• Avoid internal dialogue (thinking), instead have your protagonist interact with other people, or have a physical reaction to something that shows how s/he feels.  Does their heart beat faster?  Do they notice the smell of their own adrenaline?  Do they step backwards, or lean forwards?
  • Instead of using an adjective like creepy, e.g. "Mary entered the creepy house", show why the house is creepy through description and in the way the protagonist responds - "The light streamed through the filthy skylight, highlighting the decomposing body of a rat resting on top of it.  As Mary stepped inside, she felt a gust of freezing air brush past her. She turned, but there was nothing there..."

Visual writing prompts

World building is the art of conveying the magic of living in a different world, whether it's a spaceship, a medieval castle, a boat, or simply someone's living room. To master world building, it's not necessary to know every intricate detail, rather to convey the experience of what it would be like to live there.

Choose one of the above images as a prompt and spend 10 minutes writing a scene from the perspective of someone who is seeing it for the first time. Now, move your character six months forward and imagine they've spent the last six months living or working there. Write another scene (perhaps with an additional character) using the image as a background, with the events of the scene as the main action.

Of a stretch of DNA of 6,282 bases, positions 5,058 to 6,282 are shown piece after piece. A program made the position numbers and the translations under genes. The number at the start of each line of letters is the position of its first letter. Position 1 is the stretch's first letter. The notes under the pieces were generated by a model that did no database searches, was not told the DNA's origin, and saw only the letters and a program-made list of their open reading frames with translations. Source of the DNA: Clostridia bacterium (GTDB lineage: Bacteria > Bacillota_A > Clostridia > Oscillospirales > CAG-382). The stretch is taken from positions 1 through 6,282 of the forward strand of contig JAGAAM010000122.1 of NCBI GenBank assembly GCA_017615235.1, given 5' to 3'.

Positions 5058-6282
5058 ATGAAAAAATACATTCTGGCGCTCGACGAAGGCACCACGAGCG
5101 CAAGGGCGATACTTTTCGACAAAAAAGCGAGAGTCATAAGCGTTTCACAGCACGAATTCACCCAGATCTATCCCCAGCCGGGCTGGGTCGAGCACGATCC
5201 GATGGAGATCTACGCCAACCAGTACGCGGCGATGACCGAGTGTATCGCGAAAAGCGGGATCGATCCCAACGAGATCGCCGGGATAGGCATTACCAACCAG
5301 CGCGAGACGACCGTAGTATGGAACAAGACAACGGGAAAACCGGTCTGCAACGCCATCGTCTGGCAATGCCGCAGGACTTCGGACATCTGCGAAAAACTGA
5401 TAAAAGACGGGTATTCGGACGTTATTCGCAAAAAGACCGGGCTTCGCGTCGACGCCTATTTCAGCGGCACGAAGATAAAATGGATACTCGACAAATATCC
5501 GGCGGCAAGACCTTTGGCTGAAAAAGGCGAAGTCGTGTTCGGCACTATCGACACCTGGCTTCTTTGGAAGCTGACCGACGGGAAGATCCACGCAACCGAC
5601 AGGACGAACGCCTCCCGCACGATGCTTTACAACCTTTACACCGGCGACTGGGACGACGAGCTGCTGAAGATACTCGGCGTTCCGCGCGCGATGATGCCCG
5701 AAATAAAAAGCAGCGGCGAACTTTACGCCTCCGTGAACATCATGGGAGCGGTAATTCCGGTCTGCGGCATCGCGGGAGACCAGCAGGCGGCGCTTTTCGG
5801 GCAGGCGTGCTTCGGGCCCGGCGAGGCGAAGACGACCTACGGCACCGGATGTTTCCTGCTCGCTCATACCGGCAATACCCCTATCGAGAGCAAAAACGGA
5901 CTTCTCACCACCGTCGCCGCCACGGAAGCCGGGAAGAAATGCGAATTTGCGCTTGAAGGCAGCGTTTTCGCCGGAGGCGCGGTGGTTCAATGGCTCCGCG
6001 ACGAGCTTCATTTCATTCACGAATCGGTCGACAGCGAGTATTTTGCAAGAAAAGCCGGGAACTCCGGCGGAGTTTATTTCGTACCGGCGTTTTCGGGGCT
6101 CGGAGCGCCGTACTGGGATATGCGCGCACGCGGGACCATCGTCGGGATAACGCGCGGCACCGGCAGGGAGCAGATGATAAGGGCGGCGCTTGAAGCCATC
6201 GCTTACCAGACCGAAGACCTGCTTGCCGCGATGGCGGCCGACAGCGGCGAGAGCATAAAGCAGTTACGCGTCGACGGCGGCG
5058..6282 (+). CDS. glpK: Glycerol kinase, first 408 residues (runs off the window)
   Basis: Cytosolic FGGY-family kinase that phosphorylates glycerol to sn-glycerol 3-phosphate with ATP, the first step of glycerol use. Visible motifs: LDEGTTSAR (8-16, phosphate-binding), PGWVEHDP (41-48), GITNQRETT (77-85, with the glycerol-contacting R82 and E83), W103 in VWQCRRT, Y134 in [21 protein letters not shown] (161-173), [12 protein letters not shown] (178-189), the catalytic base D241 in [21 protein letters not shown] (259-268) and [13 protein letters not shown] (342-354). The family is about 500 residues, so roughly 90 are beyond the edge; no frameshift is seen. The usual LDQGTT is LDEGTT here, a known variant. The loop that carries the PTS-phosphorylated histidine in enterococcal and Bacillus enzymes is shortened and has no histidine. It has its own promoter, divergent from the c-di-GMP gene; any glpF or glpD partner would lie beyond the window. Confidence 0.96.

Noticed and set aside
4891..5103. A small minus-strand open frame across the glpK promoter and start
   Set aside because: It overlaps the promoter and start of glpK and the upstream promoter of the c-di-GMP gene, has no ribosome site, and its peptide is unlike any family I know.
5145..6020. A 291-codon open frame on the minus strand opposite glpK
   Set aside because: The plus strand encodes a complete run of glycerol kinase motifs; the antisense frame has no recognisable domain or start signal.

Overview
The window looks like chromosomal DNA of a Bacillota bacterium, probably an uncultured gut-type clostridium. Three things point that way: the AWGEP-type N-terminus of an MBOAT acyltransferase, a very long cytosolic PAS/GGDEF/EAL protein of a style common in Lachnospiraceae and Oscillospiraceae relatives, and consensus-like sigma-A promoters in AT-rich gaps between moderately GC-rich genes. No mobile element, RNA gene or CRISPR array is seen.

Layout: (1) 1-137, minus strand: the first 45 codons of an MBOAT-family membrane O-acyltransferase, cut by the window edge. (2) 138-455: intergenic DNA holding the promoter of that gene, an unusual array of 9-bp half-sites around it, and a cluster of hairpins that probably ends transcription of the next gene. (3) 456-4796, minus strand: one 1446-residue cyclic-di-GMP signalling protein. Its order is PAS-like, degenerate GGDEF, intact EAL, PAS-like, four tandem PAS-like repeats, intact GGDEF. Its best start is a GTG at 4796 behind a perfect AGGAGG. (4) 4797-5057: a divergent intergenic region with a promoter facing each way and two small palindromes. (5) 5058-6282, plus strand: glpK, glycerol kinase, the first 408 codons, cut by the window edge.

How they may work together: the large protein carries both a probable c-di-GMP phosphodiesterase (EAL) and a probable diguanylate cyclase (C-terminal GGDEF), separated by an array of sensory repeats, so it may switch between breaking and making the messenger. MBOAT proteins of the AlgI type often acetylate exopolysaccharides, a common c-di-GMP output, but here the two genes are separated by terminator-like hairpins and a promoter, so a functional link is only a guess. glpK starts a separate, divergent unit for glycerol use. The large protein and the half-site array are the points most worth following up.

Click the above image for a close-up.

Gossiping about a character as if they're a friend.

Easy to gossip with friends about a character

Judy Blume says that she tells her family about her characters as if they’re real people. 

Chris Claremont said, "For me, writing the 'X-Men' was easy - is easy. I know these people, they're my friends." 

Today’s exercise has 2 parts. First, spend 5 minutes jotting down some facts about a character you’ve invented that might come up if you were telling your friends about them. Either choose a character in something you’ve already written, or invent one from scratch now.

Answer the questions:

What are they up to? How are they? What would you say if you were gossiping about them?